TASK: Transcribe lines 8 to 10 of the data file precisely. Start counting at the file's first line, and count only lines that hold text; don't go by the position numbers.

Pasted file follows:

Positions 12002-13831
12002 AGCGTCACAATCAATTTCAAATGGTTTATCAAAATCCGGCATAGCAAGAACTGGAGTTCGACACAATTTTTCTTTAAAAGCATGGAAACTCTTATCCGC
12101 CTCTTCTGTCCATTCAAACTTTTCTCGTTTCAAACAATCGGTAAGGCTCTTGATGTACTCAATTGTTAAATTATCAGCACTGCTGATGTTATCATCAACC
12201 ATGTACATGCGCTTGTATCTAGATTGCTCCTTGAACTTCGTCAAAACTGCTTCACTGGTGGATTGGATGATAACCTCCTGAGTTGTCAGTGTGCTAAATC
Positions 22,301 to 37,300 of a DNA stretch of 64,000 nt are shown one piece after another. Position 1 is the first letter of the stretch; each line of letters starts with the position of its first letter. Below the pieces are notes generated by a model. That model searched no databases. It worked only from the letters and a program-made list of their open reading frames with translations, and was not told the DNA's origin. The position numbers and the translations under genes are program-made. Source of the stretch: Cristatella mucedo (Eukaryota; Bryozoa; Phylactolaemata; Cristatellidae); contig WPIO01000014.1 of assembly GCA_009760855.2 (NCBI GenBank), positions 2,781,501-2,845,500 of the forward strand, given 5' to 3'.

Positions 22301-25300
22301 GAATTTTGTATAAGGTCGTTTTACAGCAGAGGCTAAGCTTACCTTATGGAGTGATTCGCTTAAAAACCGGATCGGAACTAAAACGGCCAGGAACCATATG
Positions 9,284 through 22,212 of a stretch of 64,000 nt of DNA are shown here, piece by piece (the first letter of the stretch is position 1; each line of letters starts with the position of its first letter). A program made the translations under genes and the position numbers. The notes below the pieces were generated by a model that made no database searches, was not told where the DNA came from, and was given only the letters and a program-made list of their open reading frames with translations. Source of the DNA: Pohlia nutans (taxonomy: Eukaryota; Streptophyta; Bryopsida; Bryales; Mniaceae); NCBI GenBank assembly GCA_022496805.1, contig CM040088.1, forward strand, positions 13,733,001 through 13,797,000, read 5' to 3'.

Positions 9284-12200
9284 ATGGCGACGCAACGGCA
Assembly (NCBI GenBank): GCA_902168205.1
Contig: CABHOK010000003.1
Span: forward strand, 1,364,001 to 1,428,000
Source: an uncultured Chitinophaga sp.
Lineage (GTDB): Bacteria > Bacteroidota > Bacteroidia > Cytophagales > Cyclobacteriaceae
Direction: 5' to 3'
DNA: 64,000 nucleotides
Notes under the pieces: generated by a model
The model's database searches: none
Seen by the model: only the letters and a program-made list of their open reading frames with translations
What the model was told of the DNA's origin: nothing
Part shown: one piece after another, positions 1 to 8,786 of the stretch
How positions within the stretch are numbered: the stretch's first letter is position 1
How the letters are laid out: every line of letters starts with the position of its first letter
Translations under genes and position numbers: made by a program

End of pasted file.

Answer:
Positions 9,284 through 22,212 of a stretch of 64,000 nt of DNA are shown here, piece by piece (the first letter of the stretch is position 1; each line of letters starts with the position of its first letter). A program made the translations under genes and the position numbers. The notes below the pieces were generated by a model that made no database searches, was not told where the DNA came from, and was given only the letters and a program-made list of their open reading frames with translations. Source of the DNA: Pohlia nutans (taxonomy: Eukaryota; Streptophyta; Bryopsida; Bryales; Mniaceae); NCBI GenBank assembly GCA_022496805.1, contig CM040088.1, forward strand, positions 13,733,001 through 13,797,000, read 5' to 3'.

Positions 9284-12200
9284 ATGGCGACGCAACGGCA